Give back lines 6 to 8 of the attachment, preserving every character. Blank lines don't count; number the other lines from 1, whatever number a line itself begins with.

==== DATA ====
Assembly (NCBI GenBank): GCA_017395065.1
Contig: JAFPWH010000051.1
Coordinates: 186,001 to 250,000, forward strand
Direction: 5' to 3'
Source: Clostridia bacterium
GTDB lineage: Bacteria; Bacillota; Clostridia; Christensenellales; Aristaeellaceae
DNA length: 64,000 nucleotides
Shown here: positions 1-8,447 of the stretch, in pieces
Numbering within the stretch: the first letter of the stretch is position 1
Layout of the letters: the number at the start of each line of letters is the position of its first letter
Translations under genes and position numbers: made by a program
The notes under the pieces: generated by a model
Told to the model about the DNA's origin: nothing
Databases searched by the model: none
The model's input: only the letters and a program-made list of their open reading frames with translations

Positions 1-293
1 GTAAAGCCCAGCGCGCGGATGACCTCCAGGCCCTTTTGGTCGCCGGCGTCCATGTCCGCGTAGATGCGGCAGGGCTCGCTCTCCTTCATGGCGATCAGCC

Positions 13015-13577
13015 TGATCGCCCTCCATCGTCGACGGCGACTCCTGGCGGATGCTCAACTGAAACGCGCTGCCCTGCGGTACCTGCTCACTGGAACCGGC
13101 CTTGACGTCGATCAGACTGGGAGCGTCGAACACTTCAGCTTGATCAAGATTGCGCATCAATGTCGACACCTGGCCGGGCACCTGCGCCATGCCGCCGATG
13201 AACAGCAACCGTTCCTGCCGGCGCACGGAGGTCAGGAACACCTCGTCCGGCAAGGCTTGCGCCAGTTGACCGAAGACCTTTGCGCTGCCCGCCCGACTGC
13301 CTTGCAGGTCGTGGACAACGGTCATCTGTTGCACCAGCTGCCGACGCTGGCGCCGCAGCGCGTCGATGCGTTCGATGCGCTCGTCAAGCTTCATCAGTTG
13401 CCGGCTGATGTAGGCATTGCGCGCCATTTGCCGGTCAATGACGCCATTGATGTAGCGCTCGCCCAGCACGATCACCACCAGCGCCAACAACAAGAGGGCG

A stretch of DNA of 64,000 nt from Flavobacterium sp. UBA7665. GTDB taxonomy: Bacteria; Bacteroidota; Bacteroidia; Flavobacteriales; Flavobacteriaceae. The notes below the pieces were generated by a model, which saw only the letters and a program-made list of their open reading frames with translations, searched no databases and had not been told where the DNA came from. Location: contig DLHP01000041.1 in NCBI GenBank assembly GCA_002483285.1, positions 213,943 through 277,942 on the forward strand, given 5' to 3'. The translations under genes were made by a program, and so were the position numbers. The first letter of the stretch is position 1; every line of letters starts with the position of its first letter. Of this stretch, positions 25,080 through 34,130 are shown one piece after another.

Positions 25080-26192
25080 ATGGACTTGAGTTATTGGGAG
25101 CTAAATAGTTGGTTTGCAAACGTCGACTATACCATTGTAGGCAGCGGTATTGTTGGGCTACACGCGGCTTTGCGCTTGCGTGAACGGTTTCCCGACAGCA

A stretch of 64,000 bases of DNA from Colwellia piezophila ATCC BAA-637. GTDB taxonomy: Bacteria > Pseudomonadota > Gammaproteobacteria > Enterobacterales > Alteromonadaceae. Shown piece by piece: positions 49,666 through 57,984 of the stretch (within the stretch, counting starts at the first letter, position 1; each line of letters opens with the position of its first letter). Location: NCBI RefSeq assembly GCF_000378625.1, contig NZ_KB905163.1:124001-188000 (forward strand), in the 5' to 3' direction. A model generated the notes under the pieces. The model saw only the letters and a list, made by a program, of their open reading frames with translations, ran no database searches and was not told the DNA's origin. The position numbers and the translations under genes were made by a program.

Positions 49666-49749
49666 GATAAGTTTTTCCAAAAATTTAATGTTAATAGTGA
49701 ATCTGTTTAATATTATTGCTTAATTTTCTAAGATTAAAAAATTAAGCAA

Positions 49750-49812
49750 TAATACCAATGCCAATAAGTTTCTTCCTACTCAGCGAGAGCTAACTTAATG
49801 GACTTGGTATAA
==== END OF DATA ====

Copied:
GTDB lineage: Bacteria; Bacillota; Clostridia; Christensenellales; Aristaeellaceae
DNA length: 64,000 nucleotides
Shown here: positions 1-8,447 of the stretch, in pieces